Des Moines, IA (written by Jennifer Jacobs/Des Moines Regiser) --
Mitt Romney in Iowa on Tuesday will tell farmers that he favors policies that allow them to farm without overregulation, access world markets, pass down a farm to children without losing over half its value to taxes, and keep their energy costs as affordable as possible.
The GOP presidential candidate, appearing at a farm in Van Meter at noon, will spell out what he calls his vision for making the agriculture economy grow and prosper, campaign aides told The Des Moines Register.
It's part of a stepped-up effort to win over voters in rural Iowa communities who turned to Democrat Barack Obama four years ago in the face of Republican John McCain's perceived disdain of ag issues.
As combines grind through rural Iowa harvesting this fall's corn and soybeans, Romney will release a policy paper on rural issues and speak at a campaign rally at the farm of Margaret and James Koch, pronounced "cook." It will be Romney's first trip to Iowa since a pivotal debate performance last week. Seventy-two percent of American viewers later said he did a better job than President Barack Obama, according to a Gallup Poll.
And he's fresh off a rise in the polls: He's 4 points ahead of Obama with likely voters nationwide, according to a Pew Research Center survey taken Oct. 4-7.
Two Iowa agribusiness experts who are registered Republicans, after reading an embargoed copy of the white paper, said Romney's proposals would be popular with rural Iowa residents. But an Iowa economist who's a registered Democrat, Neil Harl, expressed doubt that Romney's ideas would bring about any big boost to the Iowa economy.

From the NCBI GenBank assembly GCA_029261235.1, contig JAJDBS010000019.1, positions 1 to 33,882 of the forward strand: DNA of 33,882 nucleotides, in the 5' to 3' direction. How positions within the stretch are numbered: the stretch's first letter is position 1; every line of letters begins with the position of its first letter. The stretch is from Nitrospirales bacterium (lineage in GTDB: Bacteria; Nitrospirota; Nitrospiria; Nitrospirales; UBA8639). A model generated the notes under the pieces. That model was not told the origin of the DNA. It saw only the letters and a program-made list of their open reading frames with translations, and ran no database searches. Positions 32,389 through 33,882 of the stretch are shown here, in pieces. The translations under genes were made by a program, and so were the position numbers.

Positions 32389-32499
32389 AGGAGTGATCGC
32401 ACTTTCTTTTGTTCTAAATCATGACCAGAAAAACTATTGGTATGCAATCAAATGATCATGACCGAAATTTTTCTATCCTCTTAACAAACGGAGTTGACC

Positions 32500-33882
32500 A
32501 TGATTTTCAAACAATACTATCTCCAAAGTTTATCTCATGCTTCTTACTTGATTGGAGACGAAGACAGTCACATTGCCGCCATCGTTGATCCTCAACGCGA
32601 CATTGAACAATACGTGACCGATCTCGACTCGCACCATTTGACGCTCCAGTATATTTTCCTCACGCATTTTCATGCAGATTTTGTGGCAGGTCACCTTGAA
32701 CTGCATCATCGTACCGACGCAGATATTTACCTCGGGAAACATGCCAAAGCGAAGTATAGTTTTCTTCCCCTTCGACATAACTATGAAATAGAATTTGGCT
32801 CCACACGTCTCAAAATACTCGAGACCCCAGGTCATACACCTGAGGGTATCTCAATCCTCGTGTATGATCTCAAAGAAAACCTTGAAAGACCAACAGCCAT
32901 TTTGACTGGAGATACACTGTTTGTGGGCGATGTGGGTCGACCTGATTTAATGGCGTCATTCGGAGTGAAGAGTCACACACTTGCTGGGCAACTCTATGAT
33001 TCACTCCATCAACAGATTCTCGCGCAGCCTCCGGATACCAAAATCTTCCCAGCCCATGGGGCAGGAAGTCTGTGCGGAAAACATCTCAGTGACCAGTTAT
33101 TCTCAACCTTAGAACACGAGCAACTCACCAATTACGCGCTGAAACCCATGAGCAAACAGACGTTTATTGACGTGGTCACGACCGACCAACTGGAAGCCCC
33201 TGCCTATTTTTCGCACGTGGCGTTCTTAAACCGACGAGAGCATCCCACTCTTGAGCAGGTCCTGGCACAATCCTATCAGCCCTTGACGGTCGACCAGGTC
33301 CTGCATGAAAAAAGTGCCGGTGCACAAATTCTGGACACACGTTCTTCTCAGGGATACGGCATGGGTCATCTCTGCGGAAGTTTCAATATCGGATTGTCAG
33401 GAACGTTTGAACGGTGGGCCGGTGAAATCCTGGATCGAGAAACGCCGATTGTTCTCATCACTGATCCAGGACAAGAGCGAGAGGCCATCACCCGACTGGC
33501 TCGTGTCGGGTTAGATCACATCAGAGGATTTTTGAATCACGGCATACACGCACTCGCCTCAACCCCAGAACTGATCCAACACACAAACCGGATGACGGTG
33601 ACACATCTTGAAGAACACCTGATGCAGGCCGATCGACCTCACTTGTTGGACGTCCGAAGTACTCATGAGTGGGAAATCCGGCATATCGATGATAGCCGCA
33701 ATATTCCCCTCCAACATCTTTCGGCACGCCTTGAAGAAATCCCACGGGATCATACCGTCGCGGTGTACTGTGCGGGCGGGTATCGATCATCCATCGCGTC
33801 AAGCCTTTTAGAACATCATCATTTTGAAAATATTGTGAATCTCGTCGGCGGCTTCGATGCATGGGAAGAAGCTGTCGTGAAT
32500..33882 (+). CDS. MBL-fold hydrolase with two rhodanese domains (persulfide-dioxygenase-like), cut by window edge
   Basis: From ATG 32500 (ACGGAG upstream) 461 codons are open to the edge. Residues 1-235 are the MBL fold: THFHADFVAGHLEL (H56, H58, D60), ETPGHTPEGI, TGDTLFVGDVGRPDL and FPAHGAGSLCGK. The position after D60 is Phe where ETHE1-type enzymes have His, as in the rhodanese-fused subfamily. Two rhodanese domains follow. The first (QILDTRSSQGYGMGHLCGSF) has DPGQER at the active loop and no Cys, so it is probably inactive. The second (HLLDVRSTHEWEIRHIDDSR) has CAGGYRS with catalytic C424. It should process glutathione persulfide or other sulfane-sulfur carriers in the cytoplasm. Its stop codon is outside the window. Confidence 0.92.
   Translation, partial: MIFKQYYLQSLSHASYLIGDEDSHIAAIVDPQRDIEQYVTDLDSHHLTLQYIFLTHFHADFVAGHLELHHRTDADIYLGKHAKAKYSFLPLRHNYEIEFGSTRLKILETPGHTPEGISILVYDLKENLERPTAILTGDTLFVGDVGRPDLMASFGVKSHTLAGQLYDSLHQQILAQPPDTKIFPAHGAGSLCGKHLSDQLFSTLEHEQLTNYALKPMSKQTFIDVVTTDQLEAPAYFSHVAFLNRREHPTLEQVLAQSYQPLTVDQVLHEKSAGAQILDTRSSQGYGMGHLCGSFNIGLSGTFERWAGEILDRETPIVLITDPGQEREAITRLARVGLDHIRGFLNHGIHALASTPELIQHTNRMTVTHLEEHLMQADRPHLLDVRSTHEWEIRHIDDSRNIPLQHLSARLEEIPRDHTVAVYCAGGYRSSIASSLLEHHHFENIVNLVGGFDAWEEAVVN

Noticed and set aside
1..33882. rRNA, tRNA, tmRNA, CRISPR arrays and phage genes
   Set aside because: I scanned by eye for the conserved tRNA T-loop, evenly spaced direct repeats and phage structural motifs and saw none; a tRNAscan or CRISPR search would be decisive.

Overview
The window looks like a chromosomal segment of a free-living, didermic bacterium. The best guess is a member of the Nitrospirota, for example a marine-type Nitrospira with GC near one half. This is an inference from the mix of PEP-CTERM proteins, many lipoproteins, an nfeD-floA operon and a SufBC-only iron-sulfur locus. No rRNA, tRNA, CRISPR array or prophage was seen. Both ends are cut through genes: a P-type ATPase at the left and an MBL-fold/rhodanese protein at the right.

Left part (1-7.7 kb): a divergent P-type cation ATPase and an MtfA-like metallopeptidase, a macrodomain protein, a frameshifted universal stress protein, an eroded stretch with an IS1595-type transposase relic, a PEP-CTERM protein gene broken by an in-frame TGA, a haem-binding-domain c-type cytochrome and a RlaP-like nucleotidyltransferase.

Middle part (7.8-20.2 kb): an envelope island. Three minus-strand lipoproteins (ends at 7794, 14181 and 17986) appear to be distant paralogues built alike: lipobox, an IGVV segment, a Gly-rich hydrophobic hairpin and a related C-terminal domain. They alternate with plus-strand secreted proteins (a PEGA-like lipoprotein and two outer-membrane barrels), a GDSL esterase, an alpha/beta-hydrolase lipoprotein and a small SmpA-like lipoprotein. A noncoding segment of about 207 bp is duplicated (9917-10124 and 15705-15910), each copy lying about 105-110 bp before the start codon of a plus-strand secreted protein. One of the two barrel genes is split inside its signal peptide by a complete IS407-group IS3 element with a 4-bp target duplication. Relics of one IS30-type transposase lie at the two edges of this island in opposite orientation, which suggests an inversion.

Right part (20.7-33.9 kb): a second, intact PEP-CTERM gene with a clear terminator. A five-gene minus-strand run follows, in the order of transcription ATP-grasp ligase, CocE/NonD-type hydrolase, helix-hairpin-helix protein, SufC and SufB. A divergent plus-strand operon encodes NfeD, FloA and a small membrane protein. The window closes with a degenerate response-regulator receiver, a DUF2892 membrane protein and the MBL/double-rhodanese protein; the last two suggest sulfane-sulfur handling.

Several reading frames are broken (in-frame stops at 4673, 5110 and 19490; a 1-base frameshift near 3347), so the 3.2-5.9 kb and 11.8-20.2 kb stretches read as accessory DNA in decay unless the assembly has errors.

Craig Hill, a Warren County farmer who is also president of the Iowa Farm Bureau, said he was pleased Obama signed three trade agreements and supported the crop insurance program, "but we haven't seen enough assurance that we'll be able to operate our farms without a heavy burden of regulation and taxation under the Obama administration."
Hill said he was speaking as a farmer and not for the Farm Bureau, which won't endorse in the presidential race.
Monte Shaw, executive director of the Iowa Renewable Fuels Association, said Obama has been in hot pursuit of the rural vote in Iowa, but Romney is talking about what rural Iowans talk about at coffee shops, Farm Bureau county dinners and crop fairs.
"It would appear to me he's hitting the right notes," Shaw said. "But Obama's reaching out to the same folks."
Shaw said hundreds if not thousands of Republican-leaning rural Iowans chose Obama four years ago because "McCain would say, 'I hate ethanol and I will vote against any farm bill,' and then he'd walk off the stage."
This cycle, "I think those people are in play," said Shaw, whose organization also won't endorse a candidate. "Obama knows he can't blindly count on them, and Romney knows he's going to bring some of them home."
Where Mitt Romney stands
Romney: He wants to prevent the cost of regulatory burdens from rising further.
He would review new or pending agriculture regulations and get rid of those that are duplicative, ineffective or not economically justifiable, the policy paper says. Major new regulations would need congressional approval.
Reaction: Hill said there's nothing agribusiness owners fear more than overregulation.
"We know we need a little bit of regulation, but it can be like a poison," said Hill, a hog farmer who also has 1,750 acres of corn and beans.
Harl, an Iowa State University economist emeritus, countered, "There are some of us who believe regulations are absolutely essential."
Citing the Peregrine Financial Group embezzlement and other scandals, Harl added: "The problems have been more severe where there was a lack of regulations than where we had too much."